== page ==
Summary

To summarise, my interests are manyfold; they are long lived birds with a matching fertility, and tough for the Melbourne climate. They are beautifully coloured, but mostly their activity and character combine to complete this family. Their less redeeming features are the pugnacity of some and their sparrow like appearance in the non breeding season.

Conclusion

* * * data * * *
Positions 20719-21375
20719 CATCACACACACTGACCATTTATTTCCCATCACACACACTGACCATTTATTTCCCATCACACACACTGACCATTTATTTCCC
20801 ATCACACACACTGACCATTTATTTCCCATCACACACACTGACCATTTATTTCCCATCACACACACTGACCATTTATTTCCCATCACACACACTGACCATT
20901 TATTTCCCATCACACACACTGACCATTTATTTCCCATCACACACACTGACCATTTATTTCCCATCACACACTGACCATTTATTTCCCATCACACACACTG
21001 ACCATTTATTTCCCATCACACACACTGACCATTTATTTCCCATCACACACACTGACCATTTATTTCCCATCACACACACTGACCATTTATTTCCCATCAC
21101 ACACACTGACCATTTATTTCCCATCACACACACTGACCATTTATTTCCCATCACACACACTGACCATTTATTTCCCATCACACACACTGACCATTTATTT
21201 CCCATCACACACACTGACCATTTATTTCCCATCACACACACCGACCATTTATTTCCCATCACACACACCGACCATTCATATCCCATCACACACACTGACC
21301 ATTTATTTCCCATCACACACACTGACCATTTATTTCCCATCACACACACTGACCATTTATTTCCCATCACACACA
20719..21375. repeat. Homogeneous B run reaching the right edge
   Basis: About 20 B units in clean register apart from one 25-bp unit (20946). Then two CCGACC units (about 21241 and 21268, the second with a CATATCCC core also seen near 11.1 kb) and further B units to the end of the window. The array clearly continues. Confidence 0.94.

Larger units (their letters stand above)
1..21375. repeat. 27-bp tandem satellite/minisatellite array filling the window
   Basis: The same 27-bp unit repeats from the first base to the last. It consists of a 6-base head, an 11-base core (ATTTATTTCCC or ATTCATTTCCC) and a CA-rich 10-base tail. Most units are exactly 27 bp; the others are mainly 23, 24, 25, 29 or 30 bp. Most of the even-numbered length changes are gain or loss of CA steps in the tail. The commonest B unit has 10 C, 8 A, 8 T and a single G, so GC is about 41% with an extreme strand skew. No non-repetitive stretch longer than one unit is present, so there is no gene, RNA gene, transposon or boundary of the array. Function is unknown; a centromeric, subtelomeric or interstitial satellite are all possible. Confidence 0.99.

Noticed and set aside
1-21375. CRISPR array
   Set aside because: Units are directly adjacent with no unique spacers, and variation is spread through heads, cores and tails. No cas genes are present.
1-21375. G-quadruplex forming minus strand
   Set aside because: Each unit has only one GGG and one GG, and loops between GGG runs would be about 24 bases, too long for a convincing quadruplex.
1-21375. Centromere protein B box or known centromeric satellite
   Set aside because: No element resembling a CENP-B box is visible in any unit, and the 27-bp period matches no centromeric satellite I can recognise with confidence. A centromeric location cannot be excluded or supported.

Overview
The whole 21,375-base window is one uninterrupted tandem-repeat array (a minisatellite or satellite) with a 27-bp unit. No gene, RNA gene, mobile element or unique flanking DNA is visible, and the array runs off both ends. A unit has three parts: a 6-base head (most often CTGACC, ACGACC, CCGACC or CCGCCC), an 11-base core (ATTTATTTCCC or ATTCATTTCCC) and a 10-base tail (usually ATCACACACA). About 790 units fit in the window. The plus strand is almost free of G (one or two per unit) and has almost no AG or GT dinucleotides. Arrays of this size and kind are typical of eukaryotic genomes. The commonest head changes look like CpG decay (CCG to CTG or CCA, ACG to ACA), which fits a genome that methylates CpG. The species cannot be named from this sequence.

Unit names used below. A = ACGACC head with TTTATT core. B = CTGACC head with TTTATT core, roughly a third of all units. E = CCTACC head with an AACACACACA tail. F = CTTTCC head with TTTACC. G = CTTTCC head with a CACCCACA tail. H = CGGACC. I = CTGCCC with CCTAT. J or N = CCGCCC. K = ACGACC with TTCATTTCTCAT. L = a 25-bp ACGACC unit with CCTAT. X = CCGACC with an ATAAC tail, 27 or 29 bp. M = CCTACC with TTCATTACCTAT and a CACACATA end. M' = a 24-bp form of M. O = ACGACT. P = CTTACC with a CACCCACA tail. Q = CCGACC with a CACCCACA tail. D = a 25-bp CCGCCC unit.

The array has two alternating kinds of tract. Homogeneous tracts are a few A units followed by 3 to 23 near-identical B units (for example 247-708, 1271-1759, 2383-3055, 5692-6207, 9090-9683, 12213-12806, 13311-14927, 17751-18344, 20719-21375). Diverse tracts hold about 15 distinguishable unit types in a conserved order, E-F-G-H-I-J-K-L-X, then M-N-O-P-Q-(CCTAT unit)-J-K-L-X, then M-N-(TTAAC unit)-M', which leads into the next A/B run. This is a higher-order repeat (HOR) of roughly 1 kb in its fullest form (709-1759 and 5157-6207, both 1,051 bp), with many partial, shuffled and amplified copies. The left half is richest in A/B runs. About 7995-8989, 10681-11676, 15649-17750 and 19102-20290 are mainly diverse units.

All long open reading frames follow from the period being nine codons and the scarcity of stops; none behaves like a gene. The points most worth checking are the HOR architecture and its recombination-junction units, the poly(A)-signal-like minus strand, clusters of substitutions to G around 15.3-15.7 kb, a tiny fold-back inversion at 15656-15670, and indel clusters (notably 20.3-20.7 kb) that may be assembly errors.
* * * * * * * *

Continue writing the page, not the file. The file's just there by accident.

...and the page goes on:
In conclusion, now that the weavers and whydahs are rare and expensive, they are in great demand. But prior to the import ban when they were reasonably common and inexpensive, most neglected to study or breed them. That is why we have this shortage now. With this in mind I stress to you not to let this happen to the birds we have left, either foreign finches, parrots or our own beautiful Australian species. Work together, if you help each other we all benefit, including most of all the birds. Write about your observations, especially breeding details as Australian aviculturists are in general, breeders of birds. Maybe in the future we will be able to boast a plentiful supply of all bird species now available in our wonderful hobby with detailed reports for field and aviary. Think of tomorrow.